Normally I vary my topics from one day to the next, but the events in the Ukraine are so momentous that it would be frivolous to write about anything else.
By and large, the press is treating the Ukraine as a proxy in a confrontation between Russia and the EU. That may be, but it’s a curious confrontation, for Russia wins whoever the ostensible winner will ultimately be.
There are two possible scenarios on offer, with a few subplots.
Scenario 1 is that the Ukraine rejoins the Soviet Union (by whatever name Col. Putin favours), either as a constituent republic or, more likely, an obedient ally.
Scenario 2 is that the Ukraine forms a partnership with the EU, either as a full member or, more likely, a dependent adjunct.
In Scenario 1, Col. Putin will be an instant winner. A de facto reunification of Russia and the Ukraine would constitute a significant step towards undoing what Putin sees as “the greatest geopolitical catastrophe of the twentieth century”, the collapse of the USSR.
This would create a monolithic bloc of the three Slavic components of the USSR, Belarus being the third and already in the fold. Add to this Kazakhstan with its tremendous natural resources, and Putin’s immediate goal would have been achieved there and then.
But it wouldn’t stop there. All other Soviet republics, with the exception of the three Baltic ones, would immediately lose whatever leverage they have vis-à-vis Putin’s Zollverein. Never completely independent of Russia anyway, they’d be drawn into an even narrower circle of hell than the one they occupy currently.
The Soviet Union would rise like Phoenix in all but name, and Col. Vladimir Vladimirovich Putin would justifiably feel he’s as much of an emperor as Col. Nikolai Alexandrovich Romanov (commonly known as Nicholas II) ever was.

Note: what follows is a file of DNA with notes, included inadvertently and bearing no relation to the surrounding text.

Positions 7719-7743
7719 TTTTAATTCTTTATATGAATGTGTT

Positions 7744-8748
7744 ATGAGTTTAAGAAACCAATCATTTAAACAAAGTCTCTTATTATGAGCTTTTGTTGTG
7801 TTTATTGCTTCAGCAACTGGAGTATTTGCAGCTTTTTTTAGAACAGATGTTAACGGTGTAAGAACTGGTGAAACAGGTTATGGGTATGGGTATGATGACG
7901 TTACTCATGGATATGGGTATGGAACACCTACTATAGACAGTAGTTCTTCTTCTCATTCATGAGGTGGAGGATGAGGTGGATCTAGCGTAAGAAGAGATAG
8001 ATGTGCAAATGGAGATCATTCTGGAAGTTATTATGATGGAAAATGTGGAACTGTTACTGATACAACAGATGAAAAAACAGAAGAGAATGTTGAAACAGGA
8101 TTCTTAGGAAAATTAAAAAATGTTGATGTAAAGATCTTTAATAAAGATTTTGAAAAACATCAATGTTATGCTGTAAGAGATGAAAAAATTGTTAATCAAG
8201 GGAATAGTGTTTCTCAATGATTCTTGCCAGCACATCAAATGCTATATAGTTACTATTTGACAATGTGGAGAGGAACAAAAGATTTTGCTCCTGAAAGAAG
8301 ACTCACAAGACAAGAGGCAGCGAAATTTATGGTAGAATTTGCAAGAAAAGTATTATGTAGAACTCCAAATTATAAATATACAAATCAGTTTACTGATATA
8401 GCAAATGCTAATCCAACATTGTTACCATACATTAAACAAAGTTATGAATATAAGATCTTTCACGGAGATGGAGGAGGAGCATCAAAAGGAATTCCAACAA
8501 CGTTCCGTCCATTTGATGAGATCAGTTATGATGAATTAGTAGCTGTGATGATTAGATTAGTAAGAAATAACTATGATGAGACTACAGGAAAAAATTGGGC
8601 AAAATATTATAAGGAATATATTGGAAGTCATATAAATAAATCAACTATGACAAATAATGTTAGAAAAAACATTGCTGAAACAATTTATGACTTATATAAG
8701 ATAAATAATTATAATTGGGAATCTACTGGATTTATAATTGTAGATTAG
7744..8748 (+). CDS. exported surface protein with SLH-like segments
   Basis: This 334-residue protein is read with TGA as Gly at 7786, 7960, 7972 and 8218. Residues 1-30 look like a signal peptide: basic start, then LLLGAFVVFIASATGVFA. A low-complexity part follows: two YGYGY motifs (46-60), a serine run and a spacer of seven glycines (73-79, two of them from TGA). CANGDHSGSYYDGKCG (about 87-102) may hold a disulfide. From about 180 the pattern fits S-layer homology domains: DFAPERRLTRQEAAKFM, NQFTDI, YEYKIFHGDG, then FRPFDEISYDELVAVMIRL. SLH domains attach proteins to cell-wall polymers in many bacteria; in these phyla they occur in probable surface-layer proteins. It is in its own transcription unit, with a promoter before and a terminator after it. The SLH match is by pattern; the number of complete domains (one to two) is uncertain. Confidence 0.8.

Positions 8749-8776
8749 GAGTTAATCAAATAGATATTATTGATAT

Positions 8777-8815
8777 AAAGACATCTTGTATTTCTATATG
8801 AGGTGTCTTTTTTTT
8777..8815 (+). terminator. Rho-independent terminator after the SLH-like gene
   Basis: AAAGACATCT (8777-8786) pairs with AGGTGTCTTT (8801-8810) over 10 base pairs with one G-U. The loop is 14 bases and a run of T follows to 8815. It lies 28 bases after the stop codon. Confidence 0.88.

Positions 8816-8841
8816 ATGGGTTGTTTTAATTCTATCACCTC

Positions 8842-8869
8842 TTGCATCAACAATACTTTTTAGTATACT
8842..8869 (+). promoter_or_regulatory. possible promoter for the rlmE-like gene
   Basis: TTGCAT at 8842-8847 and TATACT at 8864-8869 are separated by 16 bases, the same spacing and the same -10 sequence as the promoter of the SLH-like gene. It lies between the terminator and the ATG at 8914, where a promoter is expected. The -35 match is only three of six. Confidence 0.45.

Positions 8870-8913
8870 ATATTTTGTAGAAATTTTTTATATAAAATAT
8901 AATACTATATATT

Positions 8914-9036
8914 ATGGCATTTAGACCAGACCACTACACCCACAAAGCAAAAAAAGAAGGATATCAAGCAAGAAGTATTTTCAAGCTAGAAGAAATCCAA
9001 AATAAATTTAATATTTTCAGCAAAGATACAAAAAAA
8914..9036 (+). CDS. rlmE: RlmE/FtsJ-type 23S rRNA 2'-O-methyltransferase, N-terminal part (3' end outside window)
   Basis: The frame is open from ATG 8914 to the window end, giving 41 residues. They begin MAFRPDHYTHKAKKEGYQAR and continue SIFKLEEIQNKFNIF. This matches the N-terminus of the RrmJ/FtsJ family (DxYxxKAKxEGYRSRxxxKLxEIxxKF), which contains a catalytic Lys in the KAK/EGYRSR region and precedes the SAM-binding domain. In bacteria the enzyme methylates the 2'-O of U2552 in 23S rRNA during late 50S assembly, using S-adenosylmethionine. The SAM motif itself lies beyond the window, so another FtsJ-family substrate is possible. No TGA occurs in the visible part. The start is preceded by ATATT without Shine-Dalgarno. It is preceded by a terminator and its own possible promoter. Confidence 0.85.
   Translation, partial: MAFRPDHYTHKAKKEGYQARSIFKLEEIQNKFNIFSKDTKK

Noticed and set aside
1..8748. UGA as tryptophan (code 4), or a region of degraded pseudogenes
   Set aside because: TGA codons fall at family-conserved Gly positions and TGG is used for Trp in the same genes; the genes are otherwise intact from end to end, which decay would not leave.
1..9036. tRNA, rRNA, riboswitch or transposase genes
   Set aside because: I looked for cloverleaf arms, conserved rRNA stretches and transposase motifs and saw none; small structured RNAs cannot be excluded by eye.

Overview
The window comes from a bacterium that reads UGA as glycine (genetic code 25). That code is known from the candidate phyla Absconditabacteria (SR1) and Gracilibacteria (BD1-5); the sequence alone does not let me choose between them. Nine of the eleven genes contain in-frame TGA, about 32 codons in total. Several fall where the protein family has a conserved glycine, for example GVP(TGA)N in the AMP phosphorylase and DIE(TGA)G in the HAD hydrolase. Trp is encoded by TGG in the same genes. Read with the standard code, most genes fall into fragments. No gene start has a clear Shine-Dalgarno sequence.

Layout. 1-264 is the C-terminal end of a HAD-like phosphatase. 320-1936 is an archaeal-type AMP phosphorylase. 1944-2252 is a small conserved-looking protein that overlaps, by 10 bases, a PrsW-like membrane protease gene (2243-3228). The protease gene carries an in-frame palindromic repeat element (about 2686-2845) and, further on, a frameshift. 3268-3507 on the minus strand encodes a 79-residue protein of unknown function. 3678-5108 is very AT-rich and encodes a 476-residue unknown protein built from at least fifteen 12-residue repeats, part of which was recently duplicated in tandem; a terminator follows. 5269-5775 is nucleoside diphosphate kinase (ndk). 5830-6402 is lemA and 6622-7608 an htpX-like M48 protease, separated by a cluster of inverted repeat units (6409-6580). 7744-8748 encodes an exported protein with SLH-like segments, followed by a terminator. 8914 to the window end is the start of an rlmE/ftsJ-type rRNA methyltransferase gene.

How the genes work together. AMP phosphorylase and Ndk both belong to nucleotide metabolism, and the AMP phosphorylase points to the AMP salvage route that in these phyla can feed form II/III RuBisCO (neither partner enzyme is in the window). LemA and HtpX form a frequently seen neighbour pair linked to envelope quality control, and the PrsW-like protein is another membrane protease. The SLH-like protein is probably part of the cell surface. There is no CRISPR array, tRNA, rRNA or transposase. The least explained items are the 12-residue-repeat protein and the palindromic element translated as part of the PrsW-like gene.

This much has been pointed out by numerous commentators, displaying variable command of historical and geopolitical facts but an invariably accurate grasp of the possible ramifications.
Where a void exists is in the analysis of Scenario 2, which admittedly is less straightforward.
The starting point of this analysis ought to be an accurate take on Putin’s mentality, and that of his whole Mafioso clique. This was formed not by Russian but by Soviet imperial aspirations.
The difference is telling. Though the Russian Empire had seen itself as the Third Rome since the fifteenth century, before it actually became an empire, her ambitions never included global domination.
Soviet ambitions did, as revealed by the USSR national emblem featuring a hammer and sickle superimposed on the globe. Even Soviet songs incessantly hailed the coming of a new era, with every country in the world added to the existing Soviet republics.
Col. Putin’s sponsoring organisation was at the cutting end of this strategy, both as its formulator and executor. It’s naïve to think that, now he has found himself at the helm, he’ll abandon the strategy faithfully pursued by his illustrious predecessors, such as Beria, Shelepin, Andropov and Gorbachev.
The EU is clearly seen as the lynchpin of this strategy, a much more promising one than the USSR. Starting with Gorbachev, all post-Soviet chieftains have been dropping broad hints to this effect.